If you’ve ever read the Bible, you’re aware that the idea of an all-consuming flood is by no means a new one. But so far, as far as anyone recalls, there’s never been a flood on that scale before. But climate change does make for a risky potential in the future.
Though California is mostly known for its earthquakes, droughts, and forest fires, flooding is also a big potential there. The chance for a megaflood in the state that could essentially shut it down for months is very real. California has endured crippling floods in the past, but they took place during the Civil War. The infrastructure in the state was not nearly what it is today, and the damage was not as severe. Nowadays, communication, sewer, transportation, all would be lost. Back in 2013 it was predicted flooding like this would uproot millions and cost $400 billion.
With a name like hypercane you know it’s going to be extreme. A hypercane is a theoretical hurricane that shames the hurricanes we all know of. The idea of a hypercane is that if the ocean were to become superheated as a result of climate change or something like a massive volcanic eruption, conditions would allow for the creation of a hurricane that extended beyond the lower stratosphere into the upper. Normal hurricanes do not do this.
A hypercane would have wind speeds of over 500 miles per hour. The internal pressure would be low enough that they would not wear out as quickly as normal hurricanes and could potentially last for weeks. It would also be able to destroy the ozone layer and probably be the size of the North American continent.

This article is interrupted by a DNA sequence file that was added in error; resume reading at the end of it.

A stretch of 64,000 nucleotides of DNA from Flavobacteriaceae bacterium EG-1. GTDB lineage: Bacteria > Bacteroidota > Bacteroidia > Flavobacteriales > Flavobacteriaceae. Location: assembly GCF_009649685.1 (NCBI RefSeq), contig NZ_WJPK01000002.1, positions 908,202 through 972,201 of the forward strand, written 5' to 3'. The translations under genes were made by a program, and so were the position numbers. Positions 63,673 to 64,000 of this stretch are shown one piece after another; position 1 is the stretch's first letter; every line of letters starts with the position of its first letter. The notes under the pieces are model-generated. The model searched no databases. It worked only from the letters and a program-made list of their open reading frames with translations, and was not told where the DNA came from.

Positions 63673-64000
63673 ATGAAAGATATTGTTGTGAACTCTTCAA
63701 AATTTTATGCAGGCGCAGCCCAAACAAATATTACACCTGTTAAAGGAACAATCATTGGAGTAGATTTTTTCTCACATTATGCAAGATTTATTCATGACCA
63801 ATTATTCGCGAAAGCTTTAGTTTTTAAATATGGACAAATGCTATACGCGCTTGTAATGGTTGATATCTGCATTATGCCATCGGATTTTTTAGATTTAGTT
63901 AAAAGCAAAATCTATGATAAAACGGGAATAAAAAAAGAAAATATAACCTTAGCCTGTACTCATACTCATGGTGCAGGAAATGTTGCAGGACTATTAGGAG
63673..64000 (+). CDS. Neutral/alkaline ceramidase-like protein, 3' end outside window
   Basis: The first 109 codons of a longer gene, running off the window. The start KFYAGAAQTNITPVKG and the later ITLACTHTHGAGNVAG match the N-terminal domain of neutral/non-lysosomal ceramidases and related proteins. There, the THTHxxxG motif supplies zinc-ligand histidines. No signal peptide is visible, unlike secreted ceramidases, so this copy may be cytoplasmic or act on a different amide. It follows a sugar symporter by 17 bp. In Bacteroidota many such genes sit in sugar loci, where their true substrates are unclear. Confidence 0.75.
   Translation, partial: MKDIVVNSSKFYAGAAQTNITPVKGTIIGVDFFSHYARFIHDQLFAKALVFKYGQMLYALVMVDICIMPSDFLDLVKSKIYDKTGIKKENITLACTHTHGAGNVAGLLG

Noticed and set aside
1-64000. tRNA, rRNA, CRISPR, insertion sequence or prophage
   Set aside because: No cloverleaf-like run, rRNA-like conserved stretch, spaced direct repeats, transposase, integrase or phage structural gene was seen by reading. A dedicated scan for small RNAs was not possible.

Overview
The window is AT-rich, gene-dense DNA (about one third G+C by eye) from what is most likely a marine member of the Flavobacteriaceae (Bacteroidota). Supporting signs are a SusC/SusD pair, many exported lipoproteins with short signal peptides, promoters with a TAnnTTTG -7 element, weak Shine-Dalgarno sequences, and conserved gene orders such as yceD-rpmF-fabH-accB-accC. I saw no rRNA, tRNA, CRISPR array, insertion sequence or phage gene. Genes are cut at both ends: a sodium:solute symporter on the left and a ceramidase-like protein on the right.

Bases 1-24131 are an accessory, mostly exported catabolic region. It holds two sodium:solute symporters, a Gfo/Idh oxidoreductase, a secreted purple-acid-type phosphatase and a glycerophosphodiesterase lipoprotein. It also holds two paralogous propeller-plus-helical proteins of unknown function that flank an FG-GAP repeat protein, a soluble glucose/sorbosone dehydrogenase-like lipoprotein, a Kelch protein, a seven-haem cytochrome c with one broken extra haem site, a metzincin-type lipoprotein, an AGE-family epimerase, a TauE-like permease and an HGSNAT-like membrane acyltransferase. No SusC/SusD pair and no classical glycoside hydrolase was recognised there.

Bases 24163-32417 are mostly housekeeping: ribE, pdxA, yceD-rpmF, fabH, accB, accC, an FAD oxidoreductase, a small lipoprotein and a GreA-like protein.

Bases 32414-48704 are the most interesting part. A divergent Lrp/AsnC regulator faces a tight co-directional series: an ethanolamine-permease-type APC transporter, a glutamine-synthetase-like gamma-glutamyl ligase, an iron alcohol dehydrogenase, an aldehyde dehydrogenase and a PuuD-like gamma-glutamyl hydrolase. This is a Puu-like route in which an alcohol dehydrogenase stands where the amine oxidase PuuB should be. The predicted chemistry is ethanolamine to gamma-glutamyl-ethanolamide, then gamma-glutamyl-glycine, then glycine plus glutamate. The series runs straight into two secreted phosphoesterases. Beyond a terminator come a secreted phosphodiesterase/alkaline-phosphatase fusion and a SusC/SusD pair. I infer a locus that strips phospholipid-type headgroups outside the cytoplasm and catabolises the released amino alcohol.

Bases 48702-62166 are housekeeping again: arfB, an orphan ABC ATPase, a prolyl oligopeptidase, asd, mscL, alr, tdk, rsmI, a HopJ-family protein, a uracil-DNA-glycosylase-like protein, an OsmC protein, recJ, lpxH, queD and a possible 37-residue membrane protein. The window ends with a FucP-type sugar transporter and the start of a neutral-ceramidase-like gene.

It’s possible a storm like this helped kill off the dinosaurs after the meteor impact. And while conditions don’t exist for them to form naturally today, the future is wide open.
3. An Impact Event
About 66 million years ago a meteor that was around seven miles wide collided with the earth. It was travelling at around 67,000 mph. The result was that around 75% of all life on planet died. Dinosaurs were wiped from the Earth. A winter that lasted for 18 months covered the Earth. And that wasn’t even the biggest meteor that’s ever hit the planet.
The fact is, meteors strike the Earth all the time. Many more just barely miss us. The odds on another one hitting us with the power of that one from 66 million years ago are not easily calculated because it’s incredibly hard to predict meteor strikes. We miss lots of them that are near missed until they’re just nearly missing us.
Scientists are attempting to set up early warning systems that might prevent events like the 1908 blast in Tunguska from being so devastating, at least insofar as allowing people time to evacuate. But if one the size of the meteor that wiped out the dinosaurs arrives, no amount of preparation will ever make a difference.